I get to my office in Brooklyn during a weekday morning after I drop off our two children at the bus. Before meeting with my first psychotherapy client, I sit silently to prepare mentally for the session. When the client arrives I greet them with a warm smile and a firm handshake. It is at this point that I am fully present. I get into a certain listening mode with my clients where I am deeply focused and not concerning myself with anything else at all. It is like something has taken over, where insights and active listening come through and I am able to lead the client to a point of healing and clarity. I am in a flow. This is extremely rewarding for me and I often come out of the session energized and content. This does not happen during every session but does occur more often than not.
I was reading a book simply called “Flow” by Mihaly Csikszentmihalyi, who is a Hungarian-American psychologist. Csikszentmihalyi has done an impressive amount of research studying the behaviors, biology, brain activity and physiology of those who have achieved levels of ‘flow’ that made them highly successful. Flow is a state where there is tremendous focus and a feeling of freedom and bliss, so much so that time and everything else ceases to exist except for the task at hand. People like Michael Jordan have called it “in the zone.”
Csikszentmihalyi defines flow as “...what we feel when we are fully alive, involved with what we do and in harmony with the environment around us.” Often flow comes about when we are engaged in the activities such as singing, dancing, sports, reading and even having an intriguing conversation with someone.
A great example of someone being in a state of flow is rock climber Alex Honnold in the documentary film “Free Solo.” Alex lives for climbing. He sleeps and eats in a van parked near Yosemite National Park so he can be close to the mountain where he practices free-solo climbing in order to perfect it. Alex planned and prepared each step of the way over several months to climb the 3,000 foot face of El Capitan in Yosemite. When he first attempted to free-solo the massive granite wall (no ropes or cables) he stopped along the way knowing that he was not in the right state of mind. Days later he was ready mentally and physically and was in the state of flow needed to achieve something no one had done before, free-solo El Capitan.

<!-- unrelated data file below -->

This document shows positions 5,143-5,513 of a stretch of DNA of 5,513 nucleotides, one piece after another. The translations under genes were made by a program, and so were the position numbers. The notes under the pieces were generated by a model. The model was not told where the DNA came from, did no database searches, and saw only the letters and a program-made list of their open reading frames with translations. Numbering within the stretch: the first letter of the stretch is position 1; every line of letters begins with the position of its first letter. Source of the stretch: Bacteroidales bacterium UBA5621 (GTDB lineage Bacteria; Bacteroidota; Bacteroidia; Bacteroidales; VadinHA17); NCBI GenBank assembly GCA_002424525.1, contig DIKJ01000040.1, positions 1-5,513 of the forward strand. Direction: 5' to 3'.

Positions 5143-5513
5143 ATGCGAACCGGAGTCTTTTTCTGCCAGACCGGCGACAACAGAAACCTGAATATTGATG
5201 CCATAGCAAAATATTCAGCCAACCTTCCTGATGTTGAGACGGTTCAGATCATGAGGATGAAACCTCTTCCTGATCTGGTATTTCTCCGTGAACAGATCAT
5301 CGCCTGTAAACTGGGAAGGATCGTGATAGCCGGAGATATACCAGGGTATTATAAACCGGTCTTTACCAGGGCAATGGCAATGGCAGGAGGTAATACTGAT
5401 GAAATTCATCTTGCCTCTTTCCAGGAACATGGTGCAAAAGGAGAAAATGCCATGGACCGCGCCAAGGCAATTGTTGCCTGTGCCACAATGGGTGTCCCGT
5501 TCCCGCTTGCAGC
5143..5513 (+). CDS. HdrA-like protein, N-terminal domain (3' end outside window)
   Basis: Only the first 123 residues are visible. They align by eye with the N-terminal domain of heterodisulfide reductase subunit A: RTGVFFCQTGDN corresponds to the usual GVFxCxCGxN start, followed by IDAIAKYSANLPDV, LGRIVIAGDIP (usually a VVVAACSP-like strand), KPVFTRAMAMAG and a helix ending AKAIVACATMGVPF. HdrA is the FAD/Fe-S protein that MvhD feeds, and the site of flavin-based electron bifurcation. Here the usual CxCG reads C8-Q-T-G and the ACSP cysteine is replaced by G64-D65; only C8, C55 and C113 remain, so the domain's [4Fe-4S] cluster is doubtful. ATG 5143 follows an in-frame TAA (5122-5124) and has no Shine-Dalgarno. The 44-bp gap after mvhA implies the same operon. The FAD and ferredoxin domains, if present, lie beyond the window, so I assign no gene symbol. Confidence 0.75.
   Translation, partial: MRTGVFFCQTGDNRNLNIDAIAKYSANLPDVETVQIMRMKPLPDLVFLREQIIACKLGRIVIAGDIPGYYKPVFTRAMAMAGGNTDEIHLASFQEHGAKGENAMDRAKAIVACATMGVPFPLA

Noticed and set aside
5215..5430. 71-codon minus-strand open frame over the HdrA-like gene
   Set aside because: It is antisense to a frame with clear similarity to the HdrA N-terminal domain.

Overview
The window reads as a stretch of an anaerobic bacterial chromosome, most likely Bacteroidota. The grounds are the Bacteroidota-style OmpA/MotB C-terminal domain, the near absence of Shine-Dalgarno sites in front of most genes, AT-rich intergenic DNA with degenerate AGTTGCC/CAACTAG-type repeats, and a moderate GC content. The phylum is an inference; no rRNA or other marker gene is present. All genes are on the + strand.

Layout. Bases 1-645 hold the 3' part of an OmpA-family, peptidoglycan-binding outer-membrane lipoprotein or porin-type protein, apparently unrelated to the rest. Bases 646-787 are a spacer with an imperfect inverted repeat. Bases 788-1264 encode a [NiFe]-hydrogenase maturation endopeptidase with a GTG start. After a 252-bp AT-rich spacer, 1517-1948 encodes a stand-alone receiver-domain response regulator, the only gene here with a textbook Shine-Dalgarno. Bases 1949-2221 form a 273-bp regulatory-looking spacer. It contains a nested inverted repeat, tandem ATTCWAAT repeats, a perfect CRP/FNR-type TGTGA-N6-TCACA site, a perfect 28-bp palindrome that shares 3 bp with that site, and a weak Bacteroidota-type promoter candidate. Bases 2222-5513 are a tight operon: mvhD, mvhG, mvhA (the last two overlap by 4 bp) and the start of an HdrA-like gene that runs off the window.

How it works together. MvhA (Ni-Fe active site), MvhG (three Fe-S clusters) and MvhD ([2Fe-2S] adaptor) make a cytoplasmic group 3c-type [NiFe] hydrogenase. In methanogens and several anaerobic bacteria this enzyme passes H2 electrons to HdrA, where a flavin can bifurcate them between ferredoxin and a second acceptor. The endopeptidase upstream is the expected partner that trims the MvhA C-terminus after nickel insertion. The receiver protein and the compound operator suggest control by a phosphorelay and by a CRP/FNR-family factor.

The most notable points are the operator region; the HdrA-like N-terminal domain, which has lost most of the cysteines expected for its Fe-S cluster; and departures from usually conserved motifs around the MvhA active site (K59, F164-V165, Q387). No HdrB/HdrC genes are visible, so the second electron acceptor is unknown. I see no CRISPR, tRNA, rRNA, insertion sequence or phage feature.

So how does one get to a state of flow? First off one need to recognize what they love to do and what brings them joy and what they are good at. Csikszentmihalyi states that “Happiness is being able to express who we are and our strengths and what we do…[that] this is what I’m supposed to do and this is what matters.” This could include something of the arts or ways in which one help others.
The next step is having clear goals in mind to focus on. These goals need to be measurable in order to know that one is getting closer to accomplishing them. Csikzamtmihaly identifies a four percent challenge to one’s skill-set so that they overcome boredom but, it is a challenge that is doable. Sometimes challenges one sets for oneself are too difficult and they set themselves up to fail. People also have a tendency to overload themselves with so many tasks and multiple goals that they become frustrated and overwhelmed. To get deeper in the flow, challenges are intended to be set over time so that they continue to grow.
When ‘in the flow’ there is a focus so intense that it surpasses the ego; there’s inner clarity, a feeling of blissfulness and a feeling of time flying by. There are no concerns or doubts and sometimes no worries of dying. Can you identify a time that you were in a state of flow? A time you were completely focused and clear about the task at hand and where time ceased to exist? It may be worth pursuing what gives you flow as it can bring increased life satisfaction and confidence.
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